Magazine
Eschatology and the Covenantal Status of the Church
May/June 2013

Remember

By R. J. Rushdoony

The word "remember" appears repeatedly in the Old Testament, and over twenty times in Exodus, Leviticus, and especially Deuteronomy. The Hebrew word means to mark and to recognize, and it has a positive, masculine note. It means to remember and thereby command and exercise dominion. We are to remember so that we might act.

The Stones Will Cry Out

By Miles R. Jones, Ph.D.

This is the second of three installments in the "Evidence of the Exodus" series, based on the book The Writing of God.

Eschatology and the Covenantal Status of the Church

By Bojidar Marinov

Not all theological discourse that is done with good intentions is necessarily good or Biblical. And not all apologetics that uses some form of antithesis is necessarily good or Biblical. Apologetics and theology can't be simply concerned with proving a point; they must be solidly grounded in a comprehensive Biblical worldview, not only in respect to their goals but also in respect to their terms and presuppositions, to their methodology, and to their overall frame of reference.Word of God.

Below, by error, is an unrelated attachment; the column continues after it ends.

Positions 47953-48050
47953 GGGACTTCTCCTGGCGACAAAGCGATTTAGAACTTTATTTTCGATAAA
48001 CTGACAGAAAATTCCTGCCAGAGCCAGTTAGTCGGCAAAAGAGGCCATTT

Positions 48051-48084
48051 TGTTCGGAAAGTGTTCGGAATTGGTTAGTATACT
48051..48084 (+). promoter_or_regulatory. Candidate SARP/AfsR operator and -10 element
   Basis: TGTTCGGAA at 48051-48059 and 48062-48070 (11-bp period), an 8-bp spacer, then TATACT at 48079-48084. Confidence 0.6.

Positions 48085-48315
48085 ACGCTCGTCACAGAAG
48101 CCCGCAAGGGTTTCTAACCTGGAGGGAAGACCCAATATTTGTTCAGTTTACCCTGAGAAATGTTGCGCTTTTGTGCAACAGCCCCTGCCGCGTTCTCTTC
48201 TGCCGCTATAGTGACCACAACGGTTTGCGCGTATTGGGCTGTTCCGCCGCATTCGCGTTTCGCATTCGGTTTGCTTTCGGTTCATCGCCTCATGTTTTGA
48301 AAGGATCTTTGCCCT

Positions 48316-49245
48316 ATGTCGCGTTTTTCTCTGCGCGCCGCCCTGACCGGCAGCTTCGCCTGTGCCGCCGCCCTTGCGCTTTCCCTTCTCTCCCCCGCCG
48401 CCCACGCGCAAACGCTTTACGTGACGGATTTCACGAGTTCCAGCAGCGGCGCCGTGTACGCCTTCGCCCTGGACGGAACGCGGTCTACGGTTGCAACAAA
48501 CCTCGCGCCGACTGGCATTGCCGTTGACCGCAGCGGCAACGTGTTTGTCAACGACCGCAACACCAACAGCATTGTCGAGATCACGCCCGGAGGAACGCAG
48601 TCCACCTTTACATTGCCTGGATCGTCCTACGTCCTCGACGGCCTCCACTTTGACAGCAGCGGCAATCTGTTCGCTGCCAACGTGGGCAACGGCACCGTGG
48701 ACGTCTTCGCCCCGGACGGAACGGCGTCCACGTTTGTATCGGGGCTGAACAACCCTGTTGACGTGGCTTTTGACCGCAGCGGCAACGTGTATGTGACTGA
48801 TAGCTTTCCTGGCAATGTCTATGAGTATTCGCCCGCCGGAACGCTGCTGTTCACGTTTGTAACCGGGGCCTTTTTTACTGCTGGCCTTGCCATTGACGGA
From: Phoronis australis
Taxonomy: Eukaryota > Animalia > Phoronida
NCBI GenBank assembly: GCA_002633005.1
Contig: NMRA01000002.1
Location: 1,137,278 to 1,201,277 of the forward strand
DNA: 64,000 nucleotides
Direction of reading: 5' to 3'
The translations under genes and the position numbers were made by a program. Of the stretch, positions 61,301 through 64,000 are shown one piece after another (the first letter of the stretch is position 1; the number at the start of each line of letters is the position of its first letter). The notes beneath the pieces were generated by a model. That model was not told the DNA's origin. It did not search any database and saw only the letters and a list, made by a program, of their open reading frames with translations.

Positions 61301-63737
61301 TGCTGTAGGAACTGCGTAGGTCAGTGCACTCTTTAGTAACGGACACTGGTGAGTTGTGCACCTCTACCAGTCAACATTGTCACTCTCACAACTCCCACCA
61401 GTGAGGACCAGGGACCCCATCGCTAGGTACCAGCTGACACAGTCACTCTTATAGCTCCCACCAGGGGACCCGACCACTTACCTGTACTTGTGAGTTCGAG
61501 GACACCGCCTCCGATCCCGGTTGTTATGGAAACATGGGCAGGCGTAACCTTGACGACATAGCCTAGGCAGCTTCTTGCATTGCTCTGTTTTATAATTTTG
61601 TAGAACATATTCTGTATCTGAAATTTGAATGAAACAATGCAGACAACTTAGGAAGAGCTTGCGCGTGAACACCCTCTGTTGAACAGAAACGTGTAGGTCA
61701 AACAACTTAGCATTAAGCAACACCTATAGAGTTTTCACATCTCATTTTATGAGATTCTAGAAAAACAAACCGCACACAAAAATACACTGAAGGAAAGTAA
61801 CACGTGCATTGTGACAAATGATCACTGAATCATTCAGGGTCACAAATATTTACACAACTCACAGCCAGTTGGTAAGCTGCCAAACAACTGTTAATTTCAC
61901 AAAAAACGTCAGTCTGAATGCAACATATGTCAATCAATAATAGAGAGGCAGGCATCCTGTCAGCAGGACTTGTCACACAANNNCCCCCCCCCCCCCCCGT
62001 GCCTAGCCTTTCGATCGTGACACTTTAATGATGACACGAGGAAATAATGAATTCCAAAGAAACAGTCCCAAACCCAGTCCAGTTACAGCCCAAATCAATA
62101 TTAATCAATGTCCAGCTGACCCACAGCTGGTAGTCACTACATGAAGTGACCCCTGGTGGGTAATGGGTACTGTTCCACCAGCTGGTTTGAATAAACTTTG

The Problems with "Common Core"

By Timothy D. Terrell

"Common Core," or the Common Core State Standards Initiative, was launched in 2009 by the National Governors Association and the Council of Chief State School Officers. States that choose to adopt these standards will have to align eighty-five percent of their English and mathematics standards with Common Core. Christian families, even those whose children are not in government schools, should be aware of the widespread impact Common Core could have.

By Andrea G. Schwartz

When we come to faith in Christ, many of us hope that the practice of living out the faith will be a simple one. After all, the bottom line to Christian living is to fear God and keep His commandments (Ecc. 12:13). However, since our sinful natures have to be acknowledged by us and renewed by the Holy Spirit, we must work to become separated unto God-to become holy. Eventually, we come to understand that the process of our sanctification does not happen on auto-pilot, but must be lived out in a deliberate, self-conscious manner, without relying on gimmicks or simplistic formulas.

By Lee Duigon

In this meaty volume, the late Mary-Elaine Swanson (d. 2011) applied deep, extensive, and tightly-focused scholarship to demonstrate "how important Locke's political ideas were-and still are-to a free people" (p. 5). The book is also a yeoman effort to rehabilitate Locke in the eyes of Christians with whom he has fallen out of favor.